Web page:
Golfers, like any other sports people are always looking for a competitive edge.
Take Rory McIroy for instance with his well-publicised workout routine. The chances are it wasn’t exercise alone that has helped him tone up and put on some extra muscle. Diet will also likely to have been a factor.
It’s easy to underestimate the effect a good diet will have on performance. It’s also easy for non-professional sportspeople to get into bad habits when it comes to food – even if simply eating the right foods and having a good diet can have a positive effect on all our lives, not just golf.
The way to think about golf nutrition is to think about the 14 clubs a golfer might carry in a golf bag to give himself a competitive edge. A lot of time will be spent choosing those clubs and making sure they will help him to get the job done to the best of his ability.
Does that same golfer then think about the 50 essential nutrients required to play at his peak? The chances are the top golfers will. But some of this nutritional wisdom can be useful to the average golfer too.
So what should a golfer be looking for next time they pack away some snacks for the day or order something to eat at the club?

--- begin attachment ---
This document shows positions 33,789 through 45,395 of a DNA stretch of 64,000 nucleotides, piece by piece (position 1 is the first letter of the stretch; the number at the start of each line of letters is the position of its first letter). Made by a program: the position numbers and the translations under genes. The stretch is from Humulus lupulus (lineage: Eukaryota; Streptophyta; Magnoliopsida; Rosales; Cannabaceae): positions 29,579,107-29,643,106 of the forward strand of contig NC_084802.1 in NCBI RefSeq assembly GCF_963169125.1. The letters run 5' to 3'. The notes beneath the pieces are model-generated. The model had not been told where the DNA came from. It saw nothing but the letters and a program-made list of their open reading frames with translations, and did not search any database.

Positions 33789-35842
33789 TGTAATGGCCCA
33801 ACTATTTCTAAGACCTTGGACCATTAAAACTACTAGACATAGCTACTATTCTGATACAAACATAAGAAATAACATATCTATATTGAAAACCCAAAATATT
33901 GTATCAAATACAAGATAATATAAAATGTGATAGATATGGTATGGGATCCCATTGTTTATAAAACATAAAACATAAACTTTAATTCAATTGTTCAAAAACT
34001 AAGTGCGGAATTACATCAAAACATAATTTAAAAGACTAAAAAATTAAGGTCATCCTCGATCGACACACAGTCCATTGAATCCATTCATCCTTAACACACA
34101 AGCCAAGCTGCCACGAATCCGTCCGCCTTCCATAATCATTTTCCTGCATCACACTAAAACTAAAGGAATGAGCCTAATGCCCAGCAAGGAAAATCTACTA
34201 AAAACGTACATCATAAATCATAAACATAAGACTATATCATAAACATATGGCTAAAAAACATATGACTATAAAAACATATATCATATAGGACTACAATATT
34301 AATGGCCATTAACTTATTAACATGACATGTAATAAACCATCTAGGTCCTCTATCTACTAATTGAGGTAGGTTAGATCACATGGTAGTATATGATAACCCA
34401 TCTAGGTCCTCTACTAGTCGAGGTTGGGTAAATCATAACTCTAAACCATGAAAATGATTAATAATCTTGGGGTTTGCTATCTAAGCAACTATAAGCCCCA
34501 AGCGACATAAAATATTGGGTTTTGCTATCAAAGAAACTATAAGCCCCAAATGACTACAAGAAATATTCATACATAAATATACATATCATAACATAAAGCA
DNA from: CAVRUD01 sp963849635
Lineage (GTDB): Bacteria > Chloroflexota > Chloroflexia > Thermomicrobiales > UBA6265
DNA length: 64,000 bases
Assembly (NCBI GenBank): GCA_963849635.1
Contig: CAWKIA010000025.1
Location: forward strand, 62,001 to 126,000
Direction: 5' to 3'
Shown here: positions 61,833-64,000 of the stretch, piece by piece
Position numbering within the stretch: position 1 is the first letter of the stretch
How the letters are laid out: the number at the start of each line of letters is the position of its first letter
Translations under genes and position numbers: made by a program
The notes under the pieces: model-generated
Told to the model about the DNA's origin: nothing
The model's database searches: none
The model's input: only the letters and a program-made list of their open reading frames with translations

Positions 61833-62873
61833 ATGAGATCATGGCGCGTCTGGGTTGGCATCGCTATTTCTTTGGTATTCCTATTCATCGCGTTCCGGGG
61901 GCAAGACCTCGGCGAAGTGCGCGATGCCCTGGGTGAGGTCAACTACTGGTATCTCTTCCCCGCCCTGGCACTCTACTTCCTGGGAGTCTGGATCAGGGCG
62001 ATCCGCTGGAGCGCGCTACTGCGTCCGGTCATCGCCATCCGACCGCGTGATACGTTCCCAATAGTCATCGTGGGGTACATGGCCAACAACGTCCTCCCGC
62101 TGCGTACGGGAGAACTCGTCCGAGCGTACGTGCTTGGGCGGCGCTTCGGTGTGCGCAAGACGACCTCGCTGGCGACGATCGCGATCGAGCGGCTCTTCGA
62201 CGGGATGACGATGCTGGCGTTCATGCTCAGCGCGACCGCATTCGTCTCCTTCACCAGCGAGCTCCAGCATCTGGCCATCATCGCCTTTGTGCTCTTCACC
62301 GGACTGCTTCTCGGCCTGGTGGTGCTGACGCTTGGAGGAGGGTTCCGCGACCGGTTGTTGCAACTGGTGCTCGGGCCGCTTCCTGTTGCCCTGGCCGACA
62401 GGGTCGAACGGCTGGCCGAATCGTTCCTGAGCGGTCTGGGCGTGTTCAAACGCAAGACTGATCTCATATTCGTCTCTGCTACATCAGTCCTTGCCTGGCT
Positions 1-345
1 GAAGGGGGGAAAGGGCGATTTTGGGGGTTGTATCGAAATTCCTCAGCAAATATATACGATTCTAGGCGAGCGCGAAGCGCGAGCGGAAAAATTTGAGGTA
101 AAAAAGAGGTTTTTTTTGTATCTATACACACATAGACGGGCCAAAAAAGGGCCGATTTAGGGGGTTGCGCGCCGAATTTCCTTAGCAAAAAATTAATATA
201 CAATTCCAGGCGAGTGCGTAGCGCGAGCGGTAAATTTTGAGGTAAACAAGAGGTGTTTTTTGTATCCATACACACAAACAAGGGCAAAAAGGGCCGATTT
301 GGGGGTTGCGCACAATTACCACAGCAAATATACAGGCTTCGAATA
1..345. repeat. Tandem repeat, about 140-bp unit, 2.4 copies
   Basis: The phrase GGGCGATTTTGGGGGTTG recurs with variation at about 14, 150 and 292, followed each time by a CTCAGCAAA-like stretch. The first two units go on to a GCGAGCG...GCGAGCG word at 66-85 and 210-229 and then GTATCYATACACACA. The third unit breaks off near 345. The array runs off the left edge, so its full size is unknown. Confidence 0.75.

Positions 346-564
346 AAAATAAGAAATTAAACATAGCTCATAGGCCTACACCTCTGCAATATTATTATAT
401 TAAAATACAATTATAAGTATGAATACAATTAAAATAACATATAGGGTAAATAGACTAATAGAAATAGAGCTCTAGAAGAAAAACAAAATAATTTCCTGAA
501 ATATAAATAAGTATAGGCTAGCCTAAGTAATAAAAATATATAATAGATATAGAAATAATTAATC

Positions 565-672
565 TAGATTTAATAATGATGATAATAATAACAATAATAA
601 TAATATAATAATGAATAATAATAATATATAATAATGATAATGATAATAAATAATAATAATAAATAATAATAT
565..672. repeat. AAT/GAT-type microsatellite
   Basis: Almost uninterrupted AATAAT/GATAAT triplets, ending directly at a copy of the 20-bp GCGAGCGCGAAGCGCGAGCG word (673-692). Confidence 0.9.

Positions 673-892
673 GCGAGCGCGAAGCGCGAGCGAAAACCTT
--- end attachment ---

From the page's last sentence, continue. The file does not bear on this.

The first thing to do is identify some nutritional superfoods. These are foods that contain lots of essential vitamins and minerals and other good things we need without sugar and other processed nasties. Some of the most nutrient dense foods include Kale, which is among the healthiest greens you can eat. Salmon, the humble potato, nuts (unsalted), blueberries, liver and if you still crave chocolate, the high cocoa dark version is also one of the most nutritious foods you can eat.
The above are just some of the superfoods available and there are plenty of others. What these foods will do is help prevent the yoyo effect of high sugar diets. Having energy crashes should be prevented by eliminating harmful sugary snacks which only give energy in short bursts and lead to a spiral of consuming more and more of what will not only harm our performance but also our health.
Minimising this glycemic response should include reducing things like grains, bread, starchy foods. When it comes to energy drinks for golfers, the best is simply water. One study found that golfers hit 12% shorter and 93% less accurately when they are mildly dehydrated.
Of course none of this is easy when shops and cafes are filled with sugary snacks, energy bars and soft drinks. The answer may be to pack your own food as some health conscious golfers already do to give yourself the best chance of maintaining a healthy diet that can improve your performance.